hal menarik dari masukan operator lapangan ttg mobil yg baru disuplay
Ada hal menarik dari masukan operator lapangan ttg mobil yg baru disuplay, katanya mobil lama ( no modif – Cuma ganti ban MT ) bebih enak di gunakan – so modifikasi jadinya malah tambah tak enak – goyang – tak lincah ( bumper nongol ) handling jadi aneh. Artinya modifikasi tak ada benefitnya. So harus dicari solusi dari deasin awal. Pemasangan bulbar . berat – tak ada crumple zone ( berbahaya & not airbag compatible ) .saat kecelakaan akan merusak chasis & energy tabrakan di terima penumpang tak ada yg terserap ( bisa sangat berbahaya – mematahkan tulang rusuk & kaki ) > solusinya bulbar harus di buat seramping mungkin & berat tidak lebih 50 kg ( kekuatan di peroleh dari tekuan – bahan besi – proses pemotongan /Lasercut – pengelasan –mig . dudukan winch harus diperkuat dgn braket khusus – harus ada Hilift Jack point di bulbar – 3 antena mounting – dudukan aux lamp, braket untuk memperkuat cumplezone di mobil – penambahan crumplezone di bulbar ( harus bisa menyerap energy tabrakan - , ada dudukan untuk 3 keping skid plate . desain bentuk harus aerodinamis untuk deflect abgin & air secara maksimal & tanpa mengurangi volume udara untuk mendinginkan radiator Jadi pemasangan bullbar ada benefitnya – mobil tetap bisa digunakan pada saat terjadi kecelakaan ringan – dapat meyerap energy tabrakan untuk meminimallan resiko cedera & kerusakan chassis mobil lebih kuat dibanding standart – ada tempat untuk winch /lampu /antenna /skid plate /memperbaiki aprooch agle Hitungan energi tabrakan A car with a mass of 2000 kg drives in 60 km/h (16.7 m/s) before it crashes in a massive concrete wall. The front of the car impacts 0.5 m (slow down distance). The impacting force can be calculated as F = 1/2 (2000 kg) (16.7 m/s)2 / (0.5 m) = 558 kN ( 558000 joule/meter ) Note that the gravitation force acting on the car is Fw = m g = (2000 kg) (9.81 m/s2) = 19.6 kN
Suspensi – apa yg kita mau cari Nyaman dikota ( kecepatan 60km < / nayman di high speed 100-150km/ntyaman di jalan rusak 60km
Mofif mesin untuk HP > No, untuk daya tahan oke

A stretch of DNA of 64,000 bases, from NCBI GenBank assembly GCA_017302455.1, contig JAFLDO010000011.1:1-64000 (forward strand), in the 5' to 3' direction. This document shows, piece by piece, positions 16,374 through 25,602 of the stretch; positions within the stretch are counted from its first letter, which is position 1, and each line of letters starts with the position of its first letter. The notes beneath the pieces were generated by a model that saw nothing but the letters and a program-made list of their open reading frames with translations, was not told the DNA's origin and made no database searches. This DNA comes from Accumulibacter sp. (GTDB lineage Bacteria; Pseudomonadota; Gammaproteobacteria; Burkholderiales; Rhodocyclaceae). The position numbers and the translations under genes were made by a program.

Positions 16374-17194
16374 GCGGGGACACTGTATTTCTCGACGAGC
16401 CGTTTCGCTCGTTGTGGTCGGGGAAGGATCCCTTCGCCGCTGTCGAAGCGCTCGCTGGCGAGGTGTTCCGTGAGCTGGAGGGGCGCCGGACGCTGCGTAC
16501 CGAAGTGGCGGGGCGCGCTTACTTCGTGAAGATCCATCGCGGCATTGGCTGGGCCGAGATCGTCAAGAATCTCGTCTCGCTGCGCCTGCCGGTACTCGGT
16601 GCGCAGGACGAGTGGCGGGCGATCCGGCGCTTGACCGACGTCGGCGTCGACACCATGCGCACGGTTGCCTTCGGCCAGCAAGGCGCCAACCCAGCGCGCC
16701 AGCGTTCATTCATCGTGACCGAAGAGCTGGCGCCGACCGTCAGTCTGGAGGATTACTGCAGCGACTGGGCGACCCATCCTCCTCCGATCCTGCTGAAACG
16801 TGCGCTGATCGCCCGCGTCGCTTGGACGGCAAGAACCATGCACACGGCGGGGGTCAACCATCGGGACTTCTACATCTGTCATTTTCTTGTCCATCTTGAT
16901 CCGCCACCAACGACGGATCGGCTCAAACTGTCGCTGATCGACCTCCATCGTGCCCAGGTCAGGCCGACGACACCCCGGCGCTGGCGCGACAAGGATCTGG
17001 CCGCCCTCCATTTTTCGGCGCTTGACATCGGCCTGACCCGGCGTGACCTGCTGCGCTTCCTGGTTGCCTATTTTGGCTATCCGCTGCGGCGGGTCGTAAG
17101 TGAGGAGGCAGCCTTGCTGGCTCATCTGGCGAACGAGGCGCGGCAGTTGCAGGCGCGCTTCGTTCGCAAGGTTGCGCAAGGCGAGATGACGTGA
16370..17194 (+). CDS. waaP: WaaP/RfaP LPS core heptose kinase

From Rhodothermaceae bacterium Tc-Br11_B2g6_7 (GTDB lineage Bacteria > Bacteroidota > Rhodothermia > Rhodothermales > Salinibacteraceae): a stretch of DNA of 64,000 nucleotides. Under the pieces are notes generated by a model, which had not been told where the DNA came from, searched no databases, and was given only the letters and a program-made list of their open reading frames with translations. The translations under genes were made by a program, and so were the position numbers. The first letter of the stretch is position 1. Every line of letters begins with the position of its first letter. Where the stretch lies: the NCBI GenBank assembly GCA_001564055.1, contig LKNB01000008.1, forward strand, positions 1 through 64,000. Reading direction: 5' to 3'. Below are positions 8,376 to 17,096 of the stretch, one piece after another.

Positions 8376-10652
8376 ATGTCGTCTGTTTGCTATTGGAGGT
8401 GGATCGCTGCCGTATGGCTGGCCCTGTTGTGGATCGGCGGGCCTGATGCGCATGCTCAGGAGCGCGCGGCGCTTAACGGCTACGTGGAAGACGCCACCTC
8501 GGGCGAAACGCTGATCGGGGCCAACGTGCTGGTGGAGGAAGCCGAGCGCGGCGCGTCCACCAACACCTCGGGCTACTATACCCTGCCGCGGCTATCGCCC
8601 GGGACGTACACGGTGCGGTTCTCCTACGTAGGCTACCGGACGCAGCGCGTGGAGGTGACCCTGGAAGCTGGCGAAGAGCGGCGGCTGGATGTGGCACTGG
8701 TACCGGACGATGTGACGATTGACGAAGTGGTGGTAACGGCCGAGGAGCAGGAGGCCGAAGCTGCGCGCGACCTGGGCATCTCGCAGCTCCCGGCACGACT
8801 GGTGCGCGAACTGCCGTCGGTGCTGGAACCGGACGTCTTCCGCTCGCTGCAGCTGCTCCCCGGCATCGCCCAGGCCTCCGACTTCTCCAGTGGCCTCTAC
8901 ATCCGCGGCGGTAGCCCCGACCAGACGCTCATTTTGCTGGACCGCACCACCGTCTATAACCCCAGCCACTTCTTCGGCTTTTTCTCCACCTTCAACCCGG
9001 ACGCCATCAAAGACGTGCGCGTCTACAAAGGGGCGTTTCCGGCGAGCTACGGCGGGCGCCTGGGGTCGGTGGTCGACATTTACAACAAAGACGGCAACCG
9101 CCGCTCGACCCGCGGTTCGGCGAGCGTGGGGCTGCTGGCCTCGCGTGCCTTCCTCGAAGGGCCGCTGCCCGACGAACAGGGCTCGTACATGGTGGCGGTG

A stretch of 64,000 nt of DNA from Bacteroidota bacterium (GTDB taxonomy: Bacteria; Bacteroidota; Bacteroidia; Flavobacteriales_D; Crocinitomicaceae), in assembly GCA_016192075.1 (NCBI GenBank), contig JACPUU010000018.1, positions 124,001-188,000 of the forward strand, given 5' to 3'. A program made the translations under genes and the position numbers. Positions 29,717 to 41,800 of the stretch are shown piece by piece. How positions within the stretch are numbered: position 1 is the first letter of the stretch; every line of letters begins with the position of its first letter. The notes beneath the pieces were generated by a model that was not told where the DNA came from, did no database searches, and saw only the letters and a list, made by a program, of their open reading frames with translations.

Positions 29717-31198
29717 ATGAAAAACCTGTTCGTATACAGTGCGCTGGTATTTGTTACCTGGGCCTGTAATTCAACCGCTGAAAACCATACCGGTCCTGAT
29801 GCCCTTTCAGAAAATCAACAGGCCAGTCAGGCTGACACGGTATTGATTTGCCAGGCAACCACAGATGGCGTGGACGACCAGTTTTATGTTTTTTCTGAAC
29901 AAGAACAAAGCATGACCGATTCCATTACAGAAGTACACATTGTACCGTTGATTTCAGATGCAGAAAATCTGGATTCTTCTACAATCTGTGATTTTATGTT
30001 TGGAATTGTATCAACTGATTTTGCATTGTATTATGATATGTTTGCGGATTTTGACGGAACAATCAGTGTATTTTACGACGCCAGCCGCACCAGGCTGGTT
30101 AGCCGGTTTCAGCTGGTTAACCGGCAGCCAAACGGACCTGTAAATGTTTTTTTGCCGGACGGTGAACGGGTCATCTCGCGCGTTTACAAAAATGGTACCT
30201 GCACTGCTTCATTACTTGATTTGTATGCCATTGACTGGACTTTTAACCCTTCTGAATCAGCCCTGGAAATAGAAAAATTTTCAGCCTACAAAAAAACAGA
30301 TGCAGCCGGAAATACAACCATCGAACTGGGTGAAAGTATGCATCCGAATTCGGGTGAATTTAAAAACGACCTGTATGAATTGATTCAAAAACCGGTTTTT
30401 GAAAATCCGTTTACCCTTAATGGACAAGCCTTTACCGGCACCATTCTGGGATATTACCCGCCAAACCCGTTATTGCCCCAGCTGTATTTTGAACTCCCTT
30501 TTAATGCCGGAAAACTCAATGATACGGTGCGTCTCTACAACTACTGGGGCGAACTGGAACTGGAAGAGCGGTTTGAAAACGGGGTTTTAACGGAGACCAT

Crumple zones are designed to absorb the energy from the impact during a traffic collision by controlled deformation. This energy is much greater than is commonly realized. A 2,000 kg (4,409 lb) car travelling at 60 km/h (37 mph) (16.7 m/s), before crashing into a thick concrete wall, is subject to the same impact force as a front-down drop from a height of 14.2 m (47 ft) crashing on to a solid concrete surface. Increasing that speed by 50% to 90 km/h (56 mph) (25 m/s) compares to a fall from 32 m (105 ft) - an increase of 125%. This is because the stored kinetic energy (E) is given by E = (1/2) mass × speed squared. It increases by the square of the impact velocity. Typically, crumple zones are located in the front part of the vehicle, in order to absorb the impact of a head-on collision, though they may be found on other parts of the vehicle as well. According to a British Motor Insurance Repair Research Centre study of where on the vehicle impact damage occurs: 65% were front impacts, 25% rear impacts, 5% left side, and 5% right side. Some racing cars use aluminium, composite/carbon fibre honeycomb, or energy absorbing foam to form an impact attenuator that dissipates crash energy using a much smaller volume and lower weight than road car crumple zones. Impact attenuators have also been introduced on highway maintenance vehicles in some countries. An early example of the crumple zone concept was used by the Mercedes-Benz engineer Béla Barényi on the mid 1950s Mercedes-Benz "Ponton". This innovation was first patented by Mercedes-Benz in the early 1950s. The patent 854157, granted in 1952, describes the decisive feature of passive safety. Barényi questioned the opinion prevailing till then, that a safe car had to be rigid. He divided the car body into three sections: the rigid non-deforming passenger compartment and the crumple zones in the front and the rear. They are designed to absorb the energy of an impact (kinetic energy) by deformation during collision.